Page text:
So you get your testing done, under the table, so to speak. And all the procedures that combat infertility? Well, let’s see. The cost of an in vitro fertilization in my area, again not covered by insurance, but not like I can tell them anyway, is $17,000 to $22,000 per try. They don’t make any guarantees, mind you. If the first IVF fails to take, then they don’t keep trying until it works. You get one shot for your five-figure fee. Please pay on your way out. But by the time you’re ready for IVF, you’ve already spent thousands on anything else less invasive that the doctor wanted to try, as well as umpteen visits to specialists in herbs and acupuncture and whatever else someone told you about, because their friend got pregnant after using X treatment and it could work for you.

So the harsh cold reality of financial matters has settled in. Do not expect people to be helpful or understanding. People say some really heartless, insensitive, uninformed things about infertility. I get “Have you considered adoption?” all the time. Um, okay. Do you have any idea how difficult adoption can be? First of all, we’re back to the expense. It’s expensive. And adoption in the United States seems to be for those few people who have advanced degrees, spacious houses in ideal suburbs, and lead exemplary lives. If, like us, you’re an ordinary middle or working class person with limited finances, you won’t even get on most adoption agency’s radar. Most won’t even call you back. So you go the gray market route, which is actually the black market, only people don’t talk about it that way. You go to a foreign country, and find the right person (bribes) to take you to the right orphanage (more bribes) and convince an official (even more bribes) to let you take a little unwanted citizen of that country home to your country. I’ve heard the stories. Even if sometimes it seems sickening, I know it works. I know it works, because people are actually making wonderful families in this way. I applaud them. The fact that so many try and succeed is actually sort of heartening.

But that may be a last ditch effort for us. And I am not sure I am up to the arduous journey, because I cannot face much more disappointment. You see, I even tried to be a foster parent. We were turned down as unsuitable. I felt like a felon. I thought what you had to provide was a loving, safe environment for a kid in crisis. It turns out, again, they want a big fat bank account, and one parent type being home (we both work during the day) and something much larger than our one-bedroom apartment. Oh. I see. I understand. But I also thought they needed foster families. I guess they don’t need them as much as I thought.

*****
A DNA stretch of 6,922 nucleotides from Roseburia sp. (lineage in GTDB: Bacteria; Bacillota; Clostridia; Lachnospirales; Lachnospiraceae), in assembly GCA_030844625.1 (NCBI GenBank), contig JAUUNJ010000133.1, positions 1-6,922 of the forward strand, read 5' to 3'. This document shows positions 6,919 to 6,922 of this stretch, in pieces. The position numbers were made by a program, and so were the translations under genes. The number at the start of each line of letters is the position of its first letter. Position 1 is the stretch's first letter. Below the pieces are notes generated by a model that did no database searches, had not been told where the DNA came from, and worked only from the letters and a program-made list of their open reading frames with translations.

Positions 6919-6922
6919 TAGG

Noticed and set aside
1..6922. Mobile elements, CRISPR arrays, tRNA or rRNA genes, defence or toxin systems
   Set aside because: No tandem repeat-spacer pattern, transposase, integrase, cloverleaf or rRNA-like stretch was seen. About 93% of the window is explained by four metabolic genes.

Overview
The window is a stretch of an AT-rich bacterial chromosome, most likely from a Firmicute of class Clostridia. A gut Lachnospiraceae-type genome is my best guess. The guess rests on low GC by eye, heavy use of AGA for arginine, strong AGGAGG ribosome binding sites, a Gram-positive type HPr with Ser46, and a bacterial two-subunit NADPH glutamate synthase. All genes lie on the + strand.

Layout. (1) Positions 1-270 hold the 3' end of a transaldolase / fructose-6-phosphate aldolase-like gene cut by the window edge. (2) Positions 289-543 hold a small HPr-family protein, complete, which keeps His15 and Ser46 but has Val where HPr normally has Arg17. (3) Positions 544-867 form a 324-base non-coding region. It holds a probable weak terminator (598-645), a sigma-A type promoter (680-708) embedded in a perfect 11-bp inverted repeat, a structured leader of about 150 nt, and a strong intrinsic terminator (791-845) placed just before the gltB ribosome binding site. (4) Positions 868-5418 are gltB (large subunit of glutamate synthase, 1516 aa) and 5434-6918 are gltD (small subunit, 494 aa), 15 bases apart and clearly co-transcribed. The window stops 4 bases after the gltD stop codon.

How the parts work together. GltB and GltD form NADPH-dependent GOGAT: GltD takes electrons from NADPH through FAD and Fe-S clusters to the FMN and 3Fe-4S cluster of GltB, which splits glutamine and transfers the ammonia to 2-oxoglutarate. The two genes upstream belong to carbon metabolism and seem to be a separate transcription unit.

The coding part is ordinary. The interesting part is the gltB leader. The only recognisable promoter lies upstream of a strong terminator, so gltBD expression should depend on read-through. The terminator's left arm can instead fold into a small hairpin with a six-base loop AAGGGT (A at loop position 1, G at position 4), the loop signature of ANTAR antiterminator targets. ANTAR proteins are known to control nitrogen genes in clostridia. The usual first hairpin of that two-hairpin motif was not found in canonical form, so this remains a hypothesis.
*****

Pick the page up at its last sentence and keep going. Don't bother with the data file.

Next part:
So here I am. No one to talk to, no one to share the highs and lows, except my poor spouse, who doesn’t want to face the hopelessness of it all. I suggested he get fertility testing, and he froze up. Refuses. Doesn’t want it to be his fault, when it’s so clearly easier for him to process if it’s mine. I guess I can understand that. I don’t want it to be my fault, either. And I live in a world where people question me all the time: Are you pregnant yet? Still trying to have kids? and I mostly smile and change the subject. No sense in yelling at people who mean well, but can’t say anything right. Because they always have stories of miracle babies, as well as horror stories to share. And I don’t want to ask what’s really on my mind.

What do you do if you cannot conceive, and you have no other alternatives? How do you live your life after that? Do you exist in some sort of twilight zone between the happy families and the people who refuse to have children? How do you adjust your brain, your way of thinking, when it turns out you will never have a child? I don’t know. No one has an answer for me. I feel very lonely, like I’m the only one going through this. It’s so taboo, no one wants to talk about it. I feel like I would be better off with the HIV+ support group sometimes. At least I can go for free.